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Fastener Load Data Measured During the November 1994 Wind Tunnel Tests on a Mechanically-Attached PVC Single-Ply Roofing System

Fastener Load Data Measured During the November 1994 Wind Tunnel Tests on a Mechanically-Attached PVC Single-Ply Roofing System

https://doi.org/10.4224/20338198 Access and use of this website and the material on it are subject to the Terms and Conditions set forth at Fastener Load Data Measured During the November 1994 Wind Tunnel Tests on a Mechanically-Attached PVC Single-Ply Roofing System

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Snow drifts on flat roofs : wind tunnel tests and field measurements

Snow drifts on flat roofs : wind tunnel tests and field measurements

Access and use of this website and the material on it are subject to the Terms and Conditions set forth at Snow drifts on flat roofs : wind tunnel tests and field measurements da Matha Sant'Anna, F.; Taylor, D. A. https://publications-cnrc.canada.ca/fra/droits

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Boundary layer behaviour on a morphing airfoil: simulation and wind tunnel tests

Boundary layer behaviour on a morphing airfoil: simulation and wind tunnel tests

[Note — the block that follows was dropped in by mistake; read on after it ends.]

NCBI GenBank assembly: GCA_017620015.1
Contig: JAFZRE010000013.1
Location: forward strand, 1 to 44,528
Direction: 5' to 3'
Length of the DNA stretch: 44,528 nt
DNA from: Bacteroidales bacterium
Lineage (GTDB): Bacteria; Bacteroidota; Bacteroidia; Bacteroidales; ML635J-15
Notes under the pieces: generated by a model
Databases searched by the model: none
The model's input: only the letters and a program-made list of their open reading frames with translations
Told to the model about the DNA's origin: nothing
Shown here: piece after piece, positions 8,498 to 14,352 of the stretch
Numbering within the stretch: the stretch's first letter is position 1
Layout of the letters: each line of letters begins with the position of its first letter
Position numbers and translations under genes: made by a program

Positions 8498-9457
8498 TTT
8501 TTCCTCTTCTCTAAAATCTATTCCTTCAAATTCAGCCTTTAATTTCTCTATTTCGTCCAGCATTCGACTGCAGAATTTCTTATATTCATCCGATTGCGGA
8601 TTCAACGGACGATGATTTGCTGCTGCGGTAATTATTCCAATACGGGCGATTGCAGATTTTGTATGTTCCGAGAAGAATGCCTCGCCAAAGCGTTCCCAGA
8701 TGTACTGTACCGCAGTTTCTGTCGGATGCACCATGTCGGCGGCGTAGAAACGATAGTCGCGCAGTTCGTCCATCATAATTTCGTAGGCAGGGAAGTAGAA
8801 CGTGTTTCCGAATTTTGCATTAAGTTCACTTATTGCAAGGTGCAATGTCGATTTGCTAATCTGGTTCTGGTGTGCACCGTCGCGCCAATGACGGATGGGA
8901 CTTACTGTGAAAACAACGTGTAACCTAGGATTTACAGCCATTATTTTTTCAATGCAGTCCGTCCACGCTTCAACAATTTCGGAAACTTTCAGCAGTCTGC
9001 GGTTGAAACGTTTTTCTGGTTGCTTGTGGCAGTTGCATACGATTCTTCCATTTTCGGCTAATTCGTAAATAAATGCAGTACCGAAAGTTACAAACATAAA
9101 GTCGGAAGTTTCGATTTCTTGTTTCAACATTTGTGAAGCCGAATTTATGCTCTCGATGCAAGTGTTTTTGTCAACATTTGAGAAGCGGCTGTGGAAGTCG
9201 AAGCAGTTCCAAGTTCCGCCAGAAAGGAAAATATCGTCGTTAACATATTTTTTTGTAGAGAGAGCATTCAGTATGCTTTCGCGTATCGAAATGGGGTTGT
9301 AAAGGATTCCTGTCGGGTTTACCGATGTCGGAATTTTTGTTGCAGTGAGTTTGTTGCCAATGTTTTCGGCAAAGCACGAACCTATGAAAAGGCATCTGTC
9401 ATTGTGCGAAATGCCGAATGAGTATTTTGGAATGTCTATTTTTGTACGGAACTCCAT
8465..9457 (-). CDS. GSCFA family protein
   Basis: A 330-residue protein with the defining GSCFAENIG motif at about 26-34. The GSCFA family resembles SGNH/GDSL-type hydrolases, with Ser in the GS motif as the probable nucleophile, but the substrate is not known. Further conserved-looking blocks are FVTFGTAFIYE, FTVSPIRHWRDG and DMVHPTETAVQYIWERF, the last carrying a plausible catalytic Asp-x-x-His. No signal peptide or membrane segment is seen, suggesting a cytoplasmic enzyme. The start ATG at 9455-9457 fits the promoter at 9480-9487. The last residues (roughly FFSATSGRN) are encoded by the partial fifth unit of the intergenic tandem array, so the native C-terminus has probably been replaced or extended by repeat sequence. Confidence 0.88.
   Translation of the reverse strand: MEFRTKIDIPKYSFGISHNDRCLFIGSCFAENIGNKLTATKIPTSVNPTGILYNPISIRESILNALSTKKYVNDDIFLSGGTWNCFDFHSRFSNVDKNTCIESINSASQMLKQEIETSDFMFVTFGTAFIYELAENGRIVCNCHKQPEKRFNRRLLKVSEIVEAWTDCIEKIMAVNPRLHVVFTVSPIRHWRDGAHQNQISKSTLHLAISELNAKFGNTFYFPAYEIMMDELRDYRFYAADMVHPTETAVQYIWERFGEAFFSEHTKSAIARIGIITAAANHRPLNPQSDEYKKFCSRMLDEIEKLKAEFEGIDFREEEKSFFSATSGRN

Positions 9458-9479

WIND TUNNEL TESTS RESULTS The wind tunnel tests were performed at the 2x3m atmospheric closed circuit wind tunnel of the Institute for Aerospace Research of the National Research Council Canada. The tunnel test section allows wind speed up to Mach=0.3 at atmospheric pressure. The wind tunnel model is a rectangular plan form wing consisting of rigid and flexible parts. The rigid body was equipped with static pressure taps. The upper surface flexible skin was instrumented with 16 Kulite transducers, for transition detection. The sensors were installed on a diagonal line in order to avoid turbulent contamination of the downstream sensors. The Kulite XCQ-062 series sensors are used and they are 0.066 inch in diameter. They did not contaminate the flow for the tests conditions, except when leaking problems occurred. The sensors have a 5 psi differential pressure range with infinitesimal resolution and a natural frequency range up to 150 kHz. They were installed within a cavity buried below the flexible skin surface and connected to the surface flow through a mall pressure tap of 0.020 inch, to avoid flow contamination. The data acquisition sampling rate was set to 10 kHz per channel over 16 channels due to acquisition system limitation of 160 kHz. The laminar to turbulent transition was detected by analysing the unsteady signal through Fast Fourier Transform (FFT) spectral decomposition. A rise in amplitudes of the signals in the neighbourhood of 4 kHZ frequency indicates the occurrence of the Tollmien-Schlichting waves that trigger the transition on the sensor location and subsequently the turbulent flow in the downstream of the sensor location. The RMS, which is the standard deviation of the pressure signal values with respect to the mean value for a high pass filtered signal at 1 kHz, was used as a quantifier of the pressure signal variations amplitudes [7].
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Numerical simulation and wind tunnel tests investigation and validation of a morphing wing-tip demonstrator aerodynamic performance